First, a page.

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The average run time of a television drama is forty-five minutes. That’s enough time for The Flash to fight a bad guy, quip with Cisco, run some tests with Caitlin, mistrust Wells, catch up with Joe and go on a date with Paddy. It’s enough time for Peggy to reunite with Jarvis, meet his wife, have an argument with the NY boss and solve a mystery. For a show about time travel Legends of Tomorrow frequently felt like it was running out of time.

It was really overstuffed. Sometimes a show just needs more breathing room. The penultimate episode of Doctor Who, for instance, scored an extra twelve minutes of Peter Capaldi skirting solo around an episode because any less would have taken away the gravitas of it all. Legends of Tomorrow lacked the sensation from the trailer. The ooohs and ahhs that sold it as the premiere event of 2016.

On paper it sounds like a no-brainer. Collect the supporting characters from Flash and Arrow that have completed their guest arc for more adventures. These shows are built around five or so core characters and an array of recurring guests, but if the guests hang around too long they lose their shiny appeal. So here they are in their own adventure, with special guest star Stephen Amell to lend some credibility to proceedings.

The Atom was the best B plot of Arrow season three. It was a gradual progression from CEO inventor to Iron Man-lite to crime-fighter Atom. In the land of shrinking superheroes The Atom wins over Ant-Man every day of the week. It feels like a mistake to have him die in the Arrow finale when he was always coming back for Legends. The resurrected thing is already going on with Sara Lance and while it did give a definitive end to his arc it really didn’t need to happen. His romance with Felicity was over and his suit was complete. Need there be any more?

Elsewhere the strongest members from Flash’s inaugural season and this year’s crossover episode make an appearance. Firestorm, now Martin Stein and Jackson Jefferson, contrast their bipolar brilliance with recurring villains Captain Cold and Heatwave. Good concept, average execution. Hawkgirl and Hawkman, who we spent the crossover getting to know, round out the team of eight.

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Eight seems like a large number, especially as the introduction is a little double-bagged. The episode sees Rip Hunter – more on him later – recruiting them all in various locales before asking them to consider their options. This prompts cameos from the Arrow and the Black Canary, which is nice, kind of, but the episode would have helped by just getting into the plot.

The second half then spends its time trying to squeeze a regular episode into the space leftover, which is near-impossible. The team travel to 1975 to speak with a professor about the whereabouts of Vandal Savage, the arch-nemesis that Felicity tracked down in 0.000001 seconds in the crossover. A unexpected personal connection reminded us about how time travel is such a brilliant storytelling device (Futurama, Doctor Who) and then descends into angst. It could have been better.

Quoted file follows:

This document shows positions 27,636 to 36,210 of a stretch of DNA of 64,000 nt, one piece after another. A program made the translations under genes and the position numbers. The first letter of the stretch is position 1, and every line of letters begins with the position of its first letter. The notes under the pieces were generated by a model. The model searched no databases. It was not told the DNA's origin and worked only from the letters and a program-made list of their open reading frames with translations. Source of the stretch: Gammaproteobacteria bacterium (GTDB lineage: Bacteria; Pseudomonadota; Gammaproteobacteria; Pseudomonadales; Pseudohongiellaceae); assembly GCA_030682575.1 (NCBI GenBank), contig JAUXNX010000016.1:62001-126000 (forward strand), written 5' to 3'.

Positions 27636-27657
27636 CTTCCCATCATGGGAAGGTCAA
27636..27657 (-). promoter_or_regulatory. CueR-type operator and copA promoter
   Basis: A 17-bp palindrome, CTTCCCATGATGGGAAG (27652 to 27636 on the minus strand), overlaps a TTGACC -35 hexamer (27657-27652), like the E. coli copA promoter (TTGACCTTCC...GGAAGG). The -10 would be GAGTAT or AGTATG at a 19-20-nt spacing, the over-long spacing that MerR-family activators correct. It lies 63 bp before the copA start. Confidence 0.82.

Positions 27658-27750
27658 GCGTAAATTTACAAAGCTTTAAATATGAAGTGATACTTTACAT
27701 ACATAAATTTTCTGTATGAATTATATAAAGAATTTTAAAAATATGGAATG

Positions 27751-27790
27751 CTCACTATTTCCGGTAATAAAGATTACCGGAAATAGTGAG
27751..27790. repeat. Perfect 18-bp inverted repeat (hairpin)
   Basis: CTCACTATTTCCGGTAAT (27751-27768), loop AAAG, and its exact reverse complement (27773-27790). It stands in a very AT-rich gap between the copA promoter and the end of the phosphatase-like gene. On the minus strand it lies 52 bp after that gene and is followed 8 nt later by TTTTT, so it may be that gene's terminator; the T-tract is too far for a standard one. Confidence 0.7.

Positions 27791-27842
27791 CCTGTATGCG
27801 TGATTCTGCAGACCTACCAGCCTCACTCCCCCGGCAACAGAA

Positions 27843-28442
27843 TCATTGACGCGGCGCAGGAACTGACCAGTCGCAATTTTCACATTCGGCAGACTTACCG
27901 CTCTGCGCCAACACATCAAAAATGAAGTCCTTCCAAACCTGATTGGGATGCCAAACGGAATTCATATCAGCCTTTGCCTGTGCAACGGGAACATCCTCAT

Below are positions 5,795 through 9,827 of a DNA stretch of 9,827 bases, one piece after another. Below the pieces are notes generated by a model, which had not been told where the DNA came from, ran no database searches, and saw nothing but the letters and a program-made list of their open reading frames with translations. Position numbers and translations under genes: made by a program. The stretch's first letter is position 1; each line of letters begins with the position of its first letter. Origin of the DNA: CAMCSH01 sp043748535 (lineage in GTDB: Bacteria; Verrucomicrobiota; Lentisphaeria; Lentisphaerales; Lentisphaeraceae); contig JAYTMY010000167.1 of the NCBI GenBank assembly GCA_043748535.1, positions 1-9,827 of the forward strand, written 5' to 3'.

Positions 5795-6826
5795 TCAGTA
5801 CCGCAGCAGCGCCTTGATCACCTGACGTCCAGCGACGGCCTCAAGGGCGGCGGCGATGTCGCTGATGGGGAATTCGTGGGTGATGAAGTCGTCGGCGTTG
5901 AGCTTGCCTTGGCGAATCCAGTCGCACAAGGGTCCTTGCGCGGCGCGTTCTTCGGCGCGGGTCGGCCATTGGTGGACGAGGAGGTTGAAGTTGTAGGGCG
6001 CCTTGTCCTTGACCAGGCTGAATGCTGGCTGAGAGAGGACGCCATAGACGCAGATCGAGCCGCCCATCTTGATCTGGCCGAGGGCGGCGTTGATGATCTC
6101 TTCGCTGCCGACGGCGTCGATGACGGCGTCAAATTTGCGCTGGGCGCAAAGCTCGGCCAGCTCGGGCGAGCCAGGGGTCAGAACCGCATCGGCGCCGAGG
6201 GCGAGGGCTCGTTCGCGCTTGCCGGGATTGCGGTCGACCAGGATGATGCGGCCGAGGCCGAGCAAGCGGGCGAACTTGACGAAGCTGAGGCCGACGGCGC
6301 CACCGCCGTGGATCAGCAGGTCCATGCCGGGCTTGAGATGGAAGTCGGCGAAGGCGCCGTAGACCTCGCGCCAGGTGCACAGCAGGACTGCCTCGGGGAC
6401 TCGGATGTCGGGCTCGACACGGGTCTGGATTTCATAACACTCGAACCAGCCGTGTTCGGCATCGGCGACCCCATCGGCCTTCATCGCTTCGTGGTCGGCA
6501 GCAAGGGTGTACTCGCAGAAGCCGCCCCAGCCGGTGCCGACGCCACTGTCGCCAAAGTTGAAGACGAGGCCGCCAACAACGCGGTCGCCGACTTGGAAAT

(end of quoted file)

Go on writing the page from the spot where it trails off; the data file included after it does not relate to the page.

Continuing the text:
And no Flash cameo. Cheers guys. He was in the trailer! As was the giant robot foot, which better be in next week’s episode. The episode’s “enticing” close of the barely-there bad guy Vandal Savage’s acquisition of a nuke was low-level stuff. It wasn’t Arrow’s “Who Killed Sarah?” or Flash’s “Jay Garrick arrives”.

Maybe that’s the reason it didn’t stick. It’s airing alongside episodes of the Flash and Arrow. The initial reports were more of an Agent Carter style where the bigger shows take a break and a niche event series fills the void. On Tuesday The Flash introduced the Turtle and delivered a brutal gutpunch to Barry’s personal life. On Wednesday Felicity fought for her life in the emergency room while the Arrow crossed several lines, including colluding with villain Anarchy to bring Dhark down.

Comparatively Legends was tame. It was pleasant even.

There’s a lot of cool ideas floating around. There’s the Canary/Cold relationship, romantic or not, that’s began to grow. The Stein/Atom bond, which is a little one-sided. And obviously Hawkgirl/Hawkman, who are still going through their origins. It’s trying really hard and it still has the potential to be awesome.

It doesn’t help that the hype was outrageously high and that most of the episode was in one trailer or another. There were no surprises or twists. It’s a pilot after all. It just felt like a collection of haphazard B-characters rather than the rooftop team we were promised.

(There was a rooftop after all, but not the pivotal gamechanger I anticipated. And your ship is pretty but it is not revolutionary. Stop bragging. Star Trek did it in the sixties)

The other thing to consider is this is titled “Pilot – Part 1”. It is half of a whole and it feels like it. But it feels like a lumpy lone piece. There’s no connective tissue to the next episode and they were not aired on the same night. It’s a rare misfire for DCTV and here’s hoping it improves quickly.

About The Author

Mark Halyday

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